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Time To Transform The D, Right?
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packfanfb


Joined: 28 Apr 2008
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PostPosted: Sun Apr 30, 2017 10:44 pm    Post subject: Reply with quote

PackyAttacky wrote:
Jake Ryan is worst an average ILB and by most accounts a good ILB. Like it or not IMO he is here to stay for at least ten years in a Packers uniform.


Ryan is average. That being said, I dont mind Ryan I just think we should compliment him with a faster player next to him. I don't think Martinez is that guy. Id like to see a player like a Foster, Davis, Deion Jones, etc next to Ryan and I think we'd be that much better at the position.
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CWood21


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PostPosted: Sun Apr 30, 2017 11:41 pm    Post subject: Reply with quote

TheOnlyThing wrote:
Firstly, no one is contending All-Pros are needed at every position. That is a lazy assertion to deflect from the arguments being made.


You say I deflect, and ignore your point yet you do the exact same thing. What exactly is worthy of being invested into that position? As we've discussed almost ad nauseam, we've almost never been in a position to invest a pick into an ILB where the value met the need. And even less times where we had a player with a similar (or potentially greater) grade at a bigger priority position. We've discussed this time and time again. But let's go back to this, what exactly is the difference between investing a 3rd round pick in an ILB and investing a 4th round pick? Why is not acceptable to use a 4th round pick on ILB, but it's acceptable to use a 3rd round pick? You're choosing some arbitrary cutoff to make your point. Secondly, what was wrong with Jake Ryan and Blake Martinez (pre-injury) early in the year? Sure, it might not be ideal but it was hardly a major liability and seemed to work reasonably well together. Unfortunately, Martinez got hurt and seemed to have hit the rookie wall and Jake Ryan played reasonably well in the second half of the season. Do I think Martinez or Ryan are elite? Hell no. Do I think they can be great? Probably not. But do I think they're capable of doing their job? Absolutely. But if you want to continue bang the drum that the Packers need to invest more into their ILBs, go right ahead. I'll take players that are going to have a bigger impact and pay them more money and spend more premium picks on those positions.


TheOnlyThing wrote:
Secondly, I clearly wrote in my earlier post that, regarding the ILB position, "collectively this again projects to be a below average group, which might be OK if it was the only weak link on the D but it isn't."


You've been banging this drum since the second you started posting, it didn't just magically start because we had issues in the secondary. If our secondary was healthy and productive, you'd still be finding reasons to complain. Our ILB weren't the issue last year, our secondary was. And TT went out and addressed that and now you're complaining that he hasn't done enough to fill the issue at ILB that you have. So again I'll ask, what position do you feel needed to be addressed more this offseason, cornerback or inside linebacker? The answer should be without a doubt corner.


TheOnlyThing wrote:
Third, the problems with the argument that the Pack will be just fine on D in 2017 because they are saving $ at ILBer and thus are able to pour more resources into premium positions like OLB & CB are that (1) while GB is heavily invested at OLB it is highly unlikely to reap a commensurate reward from that investment (especially from Clay), and (2) GB is NOT heavily invested (at least not financially) at CB and the group remains, on paper, underwhelming.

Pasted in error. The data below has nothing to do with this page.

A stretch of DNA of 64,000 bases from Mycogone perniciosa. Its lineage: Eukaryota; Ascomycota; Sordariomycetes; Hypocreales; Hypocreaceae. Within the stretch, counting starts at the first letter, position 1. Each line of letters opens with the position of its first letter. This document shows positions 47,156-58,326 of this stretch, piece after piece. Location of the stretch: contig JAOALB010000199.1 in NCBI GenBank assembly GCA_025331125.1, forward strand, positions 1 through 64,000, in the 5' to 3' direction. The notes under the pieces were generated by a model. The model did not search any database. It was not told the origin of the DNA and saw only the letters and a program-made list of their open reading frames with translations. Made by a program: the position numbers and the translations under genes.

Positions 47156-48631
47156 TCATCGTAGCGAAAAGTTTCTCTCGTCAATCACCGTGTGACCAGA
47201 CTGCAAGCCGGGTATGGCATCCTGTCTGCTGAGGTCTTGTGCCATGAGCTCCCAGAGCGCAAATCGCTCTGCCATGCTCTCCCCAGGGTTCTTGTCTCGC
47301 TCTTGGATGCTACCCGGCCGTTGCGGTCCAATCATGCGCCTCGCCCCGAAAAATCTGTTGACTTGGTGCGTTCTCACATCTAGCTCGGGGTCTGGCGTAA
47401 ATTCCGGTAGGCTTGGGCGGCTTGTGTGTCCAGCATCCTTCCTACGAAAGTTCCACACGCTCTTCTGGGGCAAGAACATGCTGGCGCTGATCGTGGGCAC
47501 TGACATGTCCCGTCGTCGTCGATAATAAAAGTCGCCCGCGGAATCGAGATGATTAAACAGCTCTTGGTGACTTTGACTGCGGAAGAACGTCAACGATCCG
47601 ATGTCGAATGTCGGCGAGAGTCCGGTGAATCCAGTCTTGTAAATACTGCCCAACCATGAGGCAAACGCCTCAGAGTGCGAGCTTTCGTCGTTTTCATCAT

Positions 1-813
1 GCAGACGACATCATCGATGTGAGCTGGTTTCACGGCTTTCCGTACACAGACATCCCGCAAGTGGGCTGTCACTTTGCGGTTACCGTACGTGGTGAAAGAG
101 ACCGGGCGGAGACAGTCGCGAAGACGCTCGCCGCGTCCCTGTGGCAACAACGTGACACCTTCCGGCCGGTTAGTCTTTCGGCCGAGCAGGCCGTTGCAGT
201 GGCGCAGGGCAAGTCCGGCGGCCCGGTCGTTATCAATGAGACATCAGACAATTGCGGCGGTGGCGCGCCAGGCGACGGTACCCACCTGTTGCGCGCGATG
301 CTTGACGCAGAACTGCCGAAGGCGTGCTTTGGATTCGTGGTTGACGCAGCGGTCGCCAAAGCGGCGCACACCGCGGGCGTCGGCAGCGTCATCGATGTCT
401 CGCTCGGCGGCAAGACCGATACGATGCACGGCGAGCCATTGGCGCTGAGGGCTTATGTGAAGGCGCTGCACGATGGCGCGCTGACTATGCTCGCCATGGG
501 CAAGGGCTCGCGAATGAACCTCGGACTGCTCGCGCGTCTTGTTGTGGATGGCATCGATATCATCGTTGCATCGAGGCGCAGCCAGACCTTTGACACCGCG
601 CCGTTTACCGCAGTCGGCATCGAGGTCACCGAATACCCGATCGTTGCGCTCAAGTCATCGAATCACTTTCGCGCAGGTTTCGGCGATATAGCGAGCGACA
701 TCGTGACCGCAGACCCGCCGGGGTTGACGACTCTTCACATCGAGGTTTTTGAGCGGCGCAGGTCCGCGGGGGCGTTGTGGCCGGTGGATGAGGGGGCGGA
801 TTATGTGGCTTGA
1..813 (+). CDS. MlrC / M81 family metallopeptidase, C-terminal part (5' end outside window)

I never said they'd be just fine, or even "Super Bowl caliber" level. But again, as we've discussed before how many times have teams sported both a top-10 offense and a top-10 defense? It doesn't happen. Every team has holes, the Packers are no different. The question is are the Packers' issues fatal? And if you want to say yes, I probably wouldn't fight you too hard on it. Especially given the unknown with our cornerbacks.
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DraftHobbyist


Joined: 17 Aug 2014
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PostPosted: Mon May 01, 2017 1:45 am    Post subject: Reply with quote

CWood21 wrote:
TheOnlyThing wrote:
Firstly, no one is contending All-Pros are needed at every position. That is a lazy assertion to deflect from the arguments being made.


You say I deflect, and ignore your point yet you do the exact same thing. What exactly is worthy of being invested into that position? As we've discussed almost ad nauseam, we've almost never been in a position to invest a pick into an ILB where the value met the need. And even less times where we had a player with a similar (or potentially greater) grade at a bigger priority position. We've discussed this time and time again. But let's go back to this, what exactly is the difference between investing a 3rd round pick in an ILB and investing a 4th round pick? Why is not acceptable to use a 4th round pick on ILB, but it's acceptable to use a 3rd round pick? You're choosing some arbitrary cutoff to make your point. Secondly, what was wrong with Jake Ryan and Blake Martinez (pre-injury) early in the year? Sure, it might not be ideal but it was hardly a major liability and seemed to work reasonably well together. Unfortunately, Martinez got hurt and seemed to have hit the rookie wall and Jake Ryan played reasonably well in the second half of the season. Do I think Martinez or Ryan are elite? Hell no. Do I think they can be great? Probably not. But do I think they're capable of doing their job? Absolutely. But if you want to continue bang the drum that the Packers need to invest more into their ILBs, go right ahead. I'll take players that are going to have a bigger impact and pay them more money and spend more premium picks on those positions.